The Road to Macaulay: The Macaulay Moment
Macaulay’s arguments were based on appeal to pragmatic reason, and part of his own project of creating Codes of Law for India, which drew, in no small measure, from the Orientalist project of translating the Hindu and Muslim texts. He observed:
The fact that the Hindoo law is to be learned from chiefly from Sanscrit books, and Mohammetan law from Arabic books, has been much insisted on but seems not to bear at all on the question. We are commanded by the Parliament to ascertain and digest the Laws of India. The Assistance of a Law Commission has been given to us for that purpose. As soon as the Code is promulgated the Shasters and the Hedaya will be useless to a Moonsiff or a Sudder Ameen. I hope and trust that, before the boys who are now entering at the Mudrassa and the Sanscrit College have completed their studies, this great work would be finished. It would be manifestly absurd to educate the rising generation with a view to a state of things which we mean to alter before they reach Manhood.
But this project had no sympathies with the Christianising mission that the evangelicals pursued for generations:
Assuredly it is the duty of the British government in India to be not only tolerant, but neutral on all religious questions… We abstain, and I trust shall always abstain, from giving any public encouragement to those who are engaged in the work of converting the natives to Christianity.
Macaulay’s conclusions were informed by the successes of colleges, mostly private and missionary colleges at this stage, in teaching English to Indians, which was no longer seen as an insurmountable problem:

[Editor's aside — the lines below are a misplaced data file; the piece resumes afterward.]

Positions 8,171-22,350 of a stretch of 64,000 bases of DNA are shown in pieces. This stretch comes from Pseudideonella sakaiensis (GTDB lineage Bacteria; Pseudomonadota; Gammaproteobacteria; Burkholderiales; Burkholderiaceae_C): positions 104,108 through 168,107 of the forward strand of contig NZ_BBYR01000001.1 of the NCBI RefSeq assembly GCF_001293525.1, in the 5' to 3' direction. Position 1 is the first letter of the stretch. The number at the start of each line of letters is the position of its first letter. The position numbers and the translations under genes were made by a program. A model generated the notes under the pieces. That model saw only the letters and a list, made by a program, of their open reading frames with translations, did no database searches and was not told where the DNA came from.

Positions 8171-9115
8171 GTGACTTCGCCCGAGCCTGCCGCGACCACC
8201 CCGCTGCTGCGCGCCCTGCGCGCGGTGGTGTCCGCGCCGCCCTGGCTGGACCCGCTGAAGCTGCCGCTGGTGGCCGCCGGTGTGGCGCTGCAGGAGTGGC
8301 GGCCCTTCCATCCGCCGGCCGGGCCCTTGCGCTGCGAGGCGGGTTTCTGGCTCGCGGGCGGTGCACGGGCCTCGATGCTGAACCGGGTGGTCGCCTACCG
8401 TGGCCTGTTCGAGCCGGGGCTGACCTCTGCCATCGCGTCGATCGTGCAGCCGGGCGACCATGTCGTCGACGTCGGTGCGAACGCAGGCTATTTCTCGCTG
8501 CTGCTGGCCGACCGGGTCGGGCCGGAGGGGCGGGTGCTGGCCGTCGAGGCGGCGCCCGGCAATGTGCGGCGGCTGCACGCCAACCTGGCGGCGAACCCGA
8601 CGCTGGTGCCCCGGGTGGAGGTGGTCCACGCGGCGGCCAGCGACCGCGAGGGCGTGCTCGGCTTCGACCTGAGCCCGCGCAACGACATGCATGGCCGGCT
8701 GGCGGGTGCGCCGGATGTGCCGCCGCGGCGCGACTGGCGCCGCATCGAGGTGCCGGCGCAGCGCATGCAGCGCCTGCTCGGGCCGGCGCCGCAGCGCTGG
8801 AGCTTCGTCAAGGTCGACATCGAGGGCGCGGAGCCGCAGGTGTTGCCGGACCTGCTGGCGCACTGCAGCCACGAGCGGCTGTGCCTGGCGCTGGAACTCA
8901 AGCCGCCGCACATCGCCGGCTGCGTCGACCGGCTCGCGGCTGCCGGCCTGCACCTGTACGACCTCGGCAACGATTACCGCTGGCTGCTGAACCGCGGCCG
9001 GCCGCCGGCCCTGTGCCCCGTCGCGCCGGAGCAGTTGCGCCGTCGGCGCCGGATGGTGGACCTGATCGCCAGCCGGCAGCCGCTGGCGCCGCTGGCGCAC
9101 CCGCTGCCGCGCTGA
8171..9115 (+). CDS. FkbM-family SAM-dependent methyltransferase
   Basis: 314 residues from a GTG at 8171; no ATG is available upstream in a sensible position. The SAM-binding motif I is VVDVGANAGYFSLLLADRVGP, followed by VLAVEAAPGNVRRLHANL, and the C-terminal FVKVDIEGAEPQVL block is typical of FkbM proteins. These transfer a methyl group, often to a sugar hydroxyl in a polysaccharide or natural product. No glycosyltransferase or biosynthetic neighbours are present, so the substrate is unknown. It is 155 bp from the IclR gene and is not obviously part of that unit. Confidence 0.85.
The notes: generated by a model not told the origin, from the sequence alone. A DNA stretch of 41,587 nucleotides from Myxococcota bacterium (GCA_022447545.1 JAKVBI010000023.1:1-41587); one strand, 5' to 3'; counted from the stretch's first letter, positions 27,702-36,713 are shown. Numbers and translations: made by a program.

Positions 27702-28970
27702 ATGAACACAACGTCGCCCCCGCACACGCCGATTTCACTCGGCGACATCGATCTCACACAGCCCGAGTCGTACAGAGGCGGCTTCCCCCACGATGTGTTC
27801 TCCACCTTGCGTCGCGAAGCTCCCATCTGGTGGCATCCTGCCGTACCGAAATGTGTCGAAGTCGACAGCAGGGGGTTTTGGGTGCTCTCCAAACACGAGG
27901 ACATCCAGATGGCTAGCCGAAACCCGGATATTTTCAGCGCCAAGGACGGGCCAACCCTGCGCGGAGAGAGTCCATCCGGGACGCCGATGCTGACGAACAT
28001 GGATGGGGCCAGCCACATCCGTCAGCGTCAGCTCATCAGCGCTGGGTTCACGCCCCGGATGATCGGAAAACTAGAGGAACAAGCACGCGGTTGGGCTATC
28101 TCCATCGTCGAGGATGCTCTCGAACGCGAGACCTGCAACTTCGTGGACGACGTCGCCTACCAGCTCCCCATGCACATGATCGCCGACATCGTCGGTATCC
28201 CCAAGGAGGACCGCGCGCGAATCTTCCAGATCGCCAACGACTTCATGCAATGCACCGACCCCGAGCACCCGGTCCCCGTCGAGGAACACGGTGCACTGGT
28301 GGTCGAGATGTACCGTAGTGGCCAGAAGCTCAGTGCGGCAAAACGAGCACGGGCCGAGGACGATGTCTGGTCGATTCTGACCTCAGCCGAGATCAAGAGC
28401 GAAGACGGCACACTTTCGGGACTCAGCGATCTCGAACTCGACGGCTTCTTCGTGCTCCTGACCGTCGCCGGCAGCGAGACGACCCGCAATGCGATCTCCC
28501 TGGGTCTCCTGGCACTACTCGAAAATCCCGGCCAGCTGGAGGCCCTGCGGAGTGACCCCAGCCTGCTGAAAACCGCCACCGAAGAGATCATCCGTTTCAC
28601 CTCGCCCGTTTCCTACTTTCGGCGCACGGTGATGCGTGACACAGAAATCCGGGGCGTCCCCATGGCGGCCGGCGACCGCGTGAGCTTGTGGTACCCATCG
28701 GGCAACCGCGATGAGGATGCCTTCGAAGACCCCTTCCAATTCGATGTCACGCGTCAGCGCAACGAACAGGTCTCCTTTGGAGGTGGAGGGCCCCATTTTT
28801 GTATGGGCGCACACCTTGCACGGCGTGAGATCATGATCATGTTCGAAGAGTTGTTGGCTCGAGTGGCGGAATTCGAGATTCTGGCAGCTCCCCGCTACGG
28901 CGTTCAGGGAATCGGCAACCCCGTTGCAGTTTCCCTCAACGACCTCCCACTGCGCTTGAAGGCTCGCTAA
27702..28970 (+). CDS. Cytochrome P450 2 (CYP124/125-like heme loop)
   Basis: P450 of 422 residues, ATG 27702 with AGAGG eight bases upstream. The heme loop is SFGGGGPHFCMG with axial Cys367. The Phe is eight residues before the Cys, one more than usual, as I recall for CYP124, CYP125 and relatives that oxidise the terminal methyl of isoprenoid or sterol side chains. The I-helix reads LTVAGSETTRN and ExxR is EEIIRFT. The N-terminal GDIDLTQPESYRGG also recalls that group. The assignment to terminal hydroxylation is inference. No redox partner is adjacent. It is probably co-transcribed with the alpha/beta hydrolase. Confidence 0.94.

I think it clear that we are not fettered by the Act of Parliament of 1813[;] that we are not fettered by any pledge expressed or implied[;] that we are free to employ our funds as we chuse; that we ought to employ them in teaching what is best worth knowing; that English is better worth knowing than Sanscrit and Arabic; that the natives are desirous to be taught `english, and are not desirous to be taught Sanscrit or Arabic[;] that neither as the language of law, nor as the language of religion, have Sanscrit and Arabic any peculiar claim to our encouragement; that it is possible to make natives of this country thoroughly good English scholars, and that to this end our efforts ought to be directed.
However, in one crucial aspect, he remained committed to the continuity of earlier educational policy:
In one point I fully agree with the Gentlemen to whose general views I am opposed. I feel with them that it is impossible for us, with our limited means, to attempt to educate the body of the people. We must at present do our best to form a class who may be interpreters between us and the millions we govern[-]a class of persons Indian in blood and colour, but English in tastes, in opinions, in morals and in intellect. To that class we may leave it to refine the vernacular dialects of this country, to enrich those dialects with terms of science borrowed from the Western nomenclature, and to render them by degrees fit vehicles for conveying knowledge to the great mass of the population.
Macaulay’s intervention in Indian education was seen as a decisive shift from Orientalist to Anglicist policies, but this interpretation both obscures the lasting influence of Orientalism and policies such as ‘downward filtration’ and, crucially, the battles between the Secular and the theological ideas of education. Macaulay’s minutes and its consequences put an expansive state machinery in education, which would confront not only India’s traditional education system but also the Missionary enterprises that sought to offer a Christian education. This battle of ideas, which would play out in parallel with shifts within the liberal education ideals in Europe, would have a decisive role in shaping the idea of University of Calcutta.